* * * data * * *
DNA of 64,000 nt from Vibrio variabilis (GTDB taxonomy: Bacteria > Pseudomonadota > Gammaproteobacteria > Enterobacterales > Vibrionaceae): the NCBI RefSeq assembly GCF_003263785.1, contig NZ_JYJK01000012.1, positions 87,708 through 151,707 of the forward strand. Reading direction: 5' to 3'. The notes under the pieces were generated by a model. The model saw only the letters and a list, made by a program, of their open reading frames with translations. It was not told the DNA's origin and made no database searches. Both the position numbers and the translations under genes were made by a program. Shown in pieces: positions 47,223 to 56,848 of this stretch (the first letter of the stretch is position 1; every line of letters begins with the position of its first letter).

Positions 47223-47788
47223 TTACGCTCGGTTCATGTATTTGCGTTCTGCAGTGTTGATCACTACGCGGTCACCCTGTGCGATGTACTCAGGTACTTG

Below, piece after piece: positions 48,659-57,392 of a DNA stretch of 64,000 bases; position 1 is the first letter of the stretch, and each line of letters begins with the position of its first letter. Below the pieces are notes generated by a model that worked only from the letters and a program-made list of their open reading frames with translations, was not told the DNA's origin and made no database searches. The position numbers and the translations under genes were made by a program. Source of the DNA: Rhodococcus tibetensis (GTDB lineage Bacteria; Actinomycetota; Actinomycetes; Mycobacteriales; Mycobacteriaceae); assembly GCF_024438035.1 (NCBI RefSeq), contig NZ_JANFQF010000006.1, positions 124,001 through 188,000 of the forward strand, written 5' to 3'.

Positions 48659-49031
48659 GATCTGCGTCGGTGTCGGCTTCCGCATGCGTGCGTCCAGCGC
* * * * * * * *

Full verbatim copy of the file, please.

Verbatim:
DNA of 64,000 nt from Vibrio variabilis (GTDB taxonomy: Bacteria > Pseudomonadota > Gammaproteobacteria > Enterobacterales > Vibrionaceae): the NCBI RefSeq assembly GCF_003263785.1, contig NZ_JYJK01000012.1, positions 87,708 through 151,707 of the forward strand. Reading direction: 5' to 3'. The notes under the pieces were generated by a model. The model saw only the letters and a list, made by a program, of their open reading frames with translations. It was not told the DNA's origin and made no database searches. Both the position numbers and the translations under genes were made by a program. Shown in pieces: positions 47,223 to 56,848 of this stretch (the first letter of the stretch is position 1; every line of letters begins with the position of its first letter).

Positions 47223-47788
47223 TTACGCTCGGTTCATGTATTTGCGTTCTGCAGTGTTGATCACTACGCGGTCACCCTGTGCGATGTACTCAGGTACTTG

Below, piece after piece: positions 48,659-57,392 of a DNA stretch of 64,000 bases; position 1 is the first letter of the stretch, and each line of letters begins with the position of its first letter. Below the pieces are notes generated by a model that worked only from the letters and a program-made list of their open reading frames with translations, was not told the DNA's origin and made no database searches. The position numbers and the translations under genes were made by a program. Source of the DNA: Rhodococcus tibetensis (GTDB lineage Bacteria; Actinomycetota; Actinomycetes; Mycobacteriales; Mycobacteriaceae); assembly GCF_024438035.1 (NCBI RefSeq), contig NZ_JANFQF010000006.1, positions 124,001 through 188,000 of the forward strand, written 5' to 3'.

Positions 48659-49031
48659 GATCTGCGTCGGTGTCGGCTTCCGCATGCGTGCGTCCAGCGC